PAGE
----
Building Out the Rat: Animal Intimacies and Prophylactic Settlement in 1920s South Africa

By Branwyn Polykett, University of Cambridge § In the years between the two world wars another global war was declared, the war on the rat. The rat was a stray organic glitch in the logistics of imperial modernity, insinuating itself onto ships, transmitting infectious disease along trade routes, displacing local rodents, disrupting local ecologies and destroying crops … More Building Out the Rat: Animal Intimacies and Prophylactic Settlement in 1920s South Africa

An “Ecological Path” in Ecuador’s Yasuní National Park: On the Reflexivity of Oil Infrastructure

By Peter Taber, University of Arizona § Satellite imagery of a small section of the Block 31 road entering the Apaika platform area, taken in 2013. Imagery courtesy of Matt Finer (Amazon Conservation Association), Massimo De Marchi (DICEA, University of Padova), Francesco Ferrarese (DiSSGea, University of Padova) and Salvatore Eugenio Pappalardo (DAFNAE, University of Padova) … More An “Ecological Path” in Ecuador’s Yasuní National Park: On the Reflexivity of Oil Infrastructure

Cloaking, Not Bleaching: The Back Story from Inside Bureaucracy

By Janis Bristol Alcorn § “… In other words, the way that bureaucracies work is by bleaching out local context and coming up with big simplifications.”   – Andrew Mathews, as quoted in his January 2013 interview with ENGAGEMENT I would counter by positing that good bureaucracies do not bleach out local context. Instead, they create … More Cloaking, Not Bleaching: The Back Story from Inside Bureaucracy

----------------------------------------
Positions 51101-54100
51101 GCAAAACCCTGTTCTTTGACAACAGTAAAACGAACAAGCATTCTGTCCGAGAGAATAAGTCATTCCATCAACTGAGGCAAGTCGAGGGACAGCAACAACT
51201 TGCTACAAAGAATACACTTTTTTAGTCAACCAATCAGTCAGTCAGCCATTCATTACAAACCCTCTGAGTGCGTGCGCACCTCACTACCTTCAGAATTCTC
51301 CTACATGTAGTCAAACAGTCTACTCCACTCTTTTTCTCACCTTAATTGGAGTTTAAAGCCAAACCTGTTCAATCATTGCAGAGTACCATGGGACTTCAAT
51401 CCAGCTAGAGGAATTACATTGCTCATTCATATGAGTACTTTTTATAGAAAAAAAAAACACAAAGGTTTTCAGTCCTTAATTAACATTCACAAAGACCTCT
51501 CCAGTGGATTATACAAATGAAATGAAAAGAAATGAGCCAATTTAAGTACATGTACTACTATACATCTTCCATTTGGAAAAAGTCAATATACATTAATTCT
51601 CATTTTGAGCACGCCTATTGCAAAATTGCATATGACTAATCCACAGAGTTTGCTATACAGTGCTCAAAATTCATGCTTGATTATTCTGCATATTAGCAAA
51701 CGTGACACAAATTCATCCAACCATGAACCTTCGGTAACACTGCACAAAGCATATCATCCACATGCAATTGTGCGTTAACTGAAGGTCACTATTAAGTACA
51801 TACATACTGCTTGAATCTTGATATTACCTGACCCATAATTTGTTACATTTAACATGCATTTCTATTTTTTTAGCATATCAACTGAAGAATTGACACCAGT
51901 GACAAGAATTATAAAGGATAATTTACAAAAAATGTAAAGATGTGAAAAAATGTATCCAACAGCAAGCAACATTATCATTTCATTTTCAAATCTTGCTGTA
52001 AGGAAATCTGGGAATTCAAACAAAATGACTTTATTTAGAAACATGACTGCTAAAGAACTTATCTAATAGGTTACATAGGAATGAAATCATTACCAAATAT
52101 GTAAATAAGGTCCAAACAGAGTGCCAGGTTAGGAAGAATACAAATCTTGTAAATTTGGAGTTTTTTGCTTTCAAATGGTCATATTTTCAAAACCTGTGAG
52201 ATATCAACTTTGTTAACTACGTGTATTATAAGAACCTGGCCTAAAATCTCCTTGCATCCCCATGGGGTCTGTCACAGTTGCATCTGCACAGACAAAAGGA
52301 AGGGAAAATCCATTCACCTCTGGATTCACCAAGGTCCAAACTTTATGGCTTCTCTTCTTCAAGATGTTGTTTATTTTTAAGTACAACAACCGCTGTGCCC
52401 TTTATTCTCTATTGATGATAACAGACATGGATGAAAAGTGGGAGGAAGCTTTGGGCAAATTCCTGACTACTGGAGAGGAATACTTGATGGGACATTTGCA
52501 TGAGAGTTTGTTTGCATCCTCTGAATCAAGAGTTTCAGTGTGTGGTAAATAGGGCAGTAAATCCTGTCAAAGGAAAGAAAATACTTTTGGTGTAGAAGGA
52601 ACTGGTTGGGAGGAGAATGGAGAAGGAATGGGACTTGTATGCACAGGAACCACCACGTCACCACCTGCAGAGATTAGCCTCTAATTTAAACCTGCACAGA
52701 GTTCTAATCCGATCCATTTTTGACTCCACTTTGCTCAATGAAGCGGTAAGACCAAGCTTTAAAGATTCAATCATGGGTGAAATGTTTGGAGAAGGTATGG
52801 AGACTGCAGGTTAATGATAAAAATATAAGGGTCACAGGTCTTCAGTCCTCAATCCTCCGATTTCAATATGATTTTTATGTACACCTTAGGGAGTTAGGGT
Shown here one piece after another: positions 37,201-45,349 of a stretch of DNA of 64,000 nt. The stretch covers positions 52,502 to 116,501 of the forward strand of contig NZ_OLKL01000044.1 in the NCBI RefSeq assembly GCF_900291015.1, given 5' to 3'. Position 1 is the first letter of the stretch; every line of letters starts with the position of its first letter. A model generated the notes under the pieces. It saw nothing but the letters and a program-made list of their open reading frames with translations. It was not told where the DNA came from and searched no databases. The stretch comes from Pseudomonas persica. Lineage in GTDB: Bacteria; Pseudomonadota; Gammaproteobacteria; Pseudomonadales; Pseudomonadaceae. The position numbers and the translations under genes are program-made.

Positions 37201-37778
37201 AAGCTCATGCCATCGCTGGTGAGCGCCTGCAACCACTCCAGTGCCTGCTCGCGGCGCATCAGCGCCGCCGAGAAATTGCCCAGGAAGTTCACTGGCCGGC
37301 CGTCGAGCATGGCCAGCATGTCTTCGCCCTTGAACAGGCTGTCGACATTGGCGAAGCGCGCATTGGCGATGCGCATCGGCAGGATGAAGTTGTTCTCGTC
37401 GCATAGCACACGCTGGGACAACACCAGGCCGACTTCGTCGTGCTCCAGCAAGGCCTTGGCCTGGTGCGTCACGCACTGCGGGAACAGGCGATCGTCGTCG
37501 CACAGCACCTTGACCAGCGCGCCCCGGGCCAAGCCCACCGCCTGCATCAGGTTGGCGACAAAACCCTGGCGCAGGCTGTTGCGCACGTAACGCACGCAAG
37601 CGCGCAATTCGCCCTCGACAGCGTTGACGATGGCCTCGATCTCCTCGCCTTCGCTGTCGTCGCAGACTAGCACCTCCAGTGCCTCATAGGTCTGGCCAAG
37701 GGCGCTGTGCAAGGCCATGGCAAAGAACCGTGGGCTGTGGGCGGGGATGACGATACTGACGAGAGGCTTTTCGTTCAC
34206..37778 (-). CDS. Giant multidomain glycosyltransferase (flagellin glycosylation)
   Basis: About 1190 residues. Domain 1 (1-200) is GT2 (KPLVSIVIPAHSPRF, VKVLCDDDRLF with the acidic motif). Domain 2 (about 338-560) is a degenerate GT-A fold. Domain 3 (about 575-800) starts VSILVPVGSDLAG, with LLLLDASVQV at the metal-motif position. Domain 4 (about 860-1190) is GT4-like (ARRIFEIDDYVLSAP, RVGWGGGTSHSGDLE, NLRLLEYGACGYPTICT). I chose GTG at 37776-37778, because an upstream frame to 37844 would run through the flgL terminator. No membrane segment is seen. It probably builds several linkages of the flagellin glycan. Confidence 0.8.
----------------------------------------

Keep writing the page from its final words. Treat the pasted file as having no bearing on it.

Andrew Mathews on Forestry, Bureaucracy, and Engaged Scholarship

ENGAGEMENT editor Rebecca Garvoille recently caught up with Andrew S. Mathews, Associate Professor of Anthropology at the University of California, Santa Cruz, to discuss his recent book, Instituting Nature: Authority, Expertise, and Power in Mexican Forests (2011, MIT Press), and its broader contributions to forest policy and socio-environmental justice debates in Mexico. This interview is the third installment … More Andrew Mathews on Forestry, Bureaucracy, and Engaged Scholarship